In 2009 Ukraine’s government announced a storm of state guarantees for various projects. In all, the government adopted 19 resolutions (the Investment Resolutions) regarding implementation of investment projects to be financed by non-Ukraine-based lenders with state guarantees. The largest investment projects include road construction (8 billion UAH); development of EURO 2012 infrastructure (2.4 billion UAH); purchase of medical equipment and transport from companies in Austria (€500 million), the United States (US$1.3 billion) and China (US$500 million); and purchase of agricultural and energy-saving equipment from suppliers from Ukraine (1.3 billion UAH) and other countries (US$1 billion). Among the financial institutions that Ukraine’s government has named as potential lenders are the Export-Import Banks of China, the United States and Korea; Private Export Funding Corporation (USA); UniCredit; Canada-based export agency EDC; the Japan Bank for International Cooperation; and others.
Why the Guarantees May Be Toxic
With the flood of Investment Resolutions, Ukraine’s government has announced a willingness to issue state guarantees up to 53.8 billion UAH (approximately US$6.56 billion) (not including the state guarantee of approximately 16.4 billion UAH [approximately US$2 billion] for the debt restructuring of the state oil and gas company Naftogaz). At the same time, the 2009 State Budget Law limits the government to issuing a maximum of 37 billion UAH (approximately US$4.62 billion) in state guarantees. It is not clear exactly how much the government has guaranteed to date, as the Investment Resolutions speak to a maximum issuance for certain projects and are not guarantees in themselves.
Nevertheless, if state guarantees in excess of the US$4.62 billion are issued in 2009, the next government (if it is formed by a political party adverse to the current prime minister) may refuse to satisfy the claim of a lender based on such state guarantees. In addition, if there is a change in the next government, a Ukraine court may find reason to refuse enforcement in Ukraine of a guarantee-based arbitration award granted in favor of a lender.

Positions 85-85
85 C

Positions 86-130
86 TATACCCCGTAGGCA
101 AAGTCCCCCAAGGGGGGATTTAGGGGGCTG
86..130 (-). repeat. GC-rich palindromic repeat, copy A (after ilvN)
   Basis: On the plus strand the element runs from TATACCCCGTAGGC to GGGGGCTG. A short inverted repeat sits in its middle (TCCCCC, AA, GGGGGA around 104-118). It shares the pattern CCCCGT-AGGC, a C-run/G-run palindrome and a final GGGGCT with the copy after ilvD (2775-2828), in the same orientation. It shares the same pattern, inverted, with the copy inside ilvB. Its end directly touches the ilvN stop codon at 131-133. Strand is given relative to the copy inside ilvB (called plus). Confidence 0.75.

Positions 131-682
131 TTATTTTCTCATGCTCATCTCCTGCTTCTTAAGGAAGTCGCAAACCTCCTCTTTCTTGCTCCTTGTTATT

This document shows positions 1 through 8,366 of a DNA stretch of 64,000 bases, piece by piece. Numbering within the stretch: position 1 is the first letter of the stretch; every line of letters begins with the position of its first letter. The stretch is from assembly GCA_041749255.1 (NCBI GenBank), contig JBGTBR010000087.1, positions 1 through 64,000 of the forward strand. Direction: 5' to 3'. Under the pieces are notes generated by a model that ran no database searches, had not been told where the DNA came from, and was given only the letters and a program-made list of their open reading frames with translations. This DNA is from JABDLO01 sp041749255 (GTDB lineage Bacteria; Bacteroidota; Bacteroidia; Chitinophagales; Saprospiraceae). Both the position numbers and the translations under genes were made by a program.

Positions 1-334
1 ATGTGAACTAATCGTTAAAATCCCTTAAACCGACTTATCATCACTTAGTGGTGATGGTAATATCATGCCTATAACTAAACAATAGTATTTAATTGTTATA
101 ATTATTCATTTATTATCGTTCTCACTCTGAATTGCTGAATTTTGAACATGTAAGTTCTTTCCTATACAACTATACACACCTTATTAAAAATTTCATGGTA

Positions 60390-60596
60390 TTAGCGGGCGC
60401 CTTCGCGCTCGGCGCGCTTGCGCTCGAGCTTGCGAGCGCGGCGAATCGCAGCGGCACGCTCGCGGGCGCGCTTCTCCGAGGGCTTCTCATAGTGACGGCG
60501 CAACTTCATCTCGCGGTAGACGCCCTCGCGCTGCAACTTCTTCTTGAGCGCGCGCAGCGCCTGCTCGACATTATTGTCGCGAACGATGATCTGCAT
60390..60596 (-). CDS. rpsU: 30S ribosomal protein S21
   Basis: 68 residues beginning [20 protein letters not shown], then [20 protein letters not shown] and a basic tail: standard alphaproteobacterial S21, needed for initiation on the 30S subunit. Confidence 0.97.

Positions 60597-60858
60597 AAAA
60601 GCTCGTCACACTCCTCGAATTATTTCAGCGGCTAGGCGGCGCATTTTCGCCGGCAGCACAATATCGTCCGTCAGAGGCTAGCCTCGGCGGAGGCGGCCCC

The president may suspend an Investment Resolution (as any other government resolution) if he believes that such resolution is “unconstitutional.” Using this right, as of November 2009 the president already has suspended seven Investment Resolutions equal to approximately 17.3 billion UAH (US$2.11 billion); the last two were suspended on November 10, 2009. The suspensions are disputable from a legal point of view, and the ultimate authority for resolving the issue, the Constitutional Court of Ukraine, may disagree with the president’s actions and uphold the legality of the Investment Resolutions. Nevertheless, with presidential election campaigns underway, the president has been willing to veto or suspend much legislation proposed by the current prime minister, which means that suspension of other Investment Resolutions is possible. The question of whether such acts by the president are legitimate will not likely be resolved before 2010.
In such an environment, the main questions for potential lenders and suppliers relying on guarantees are (i) whether they should devote time and money to negotiate investment projects with the government and (ii) if so, how they can protect themselves from the risk that a respective Investment Resolution will be suspended, cancelled or invalidated.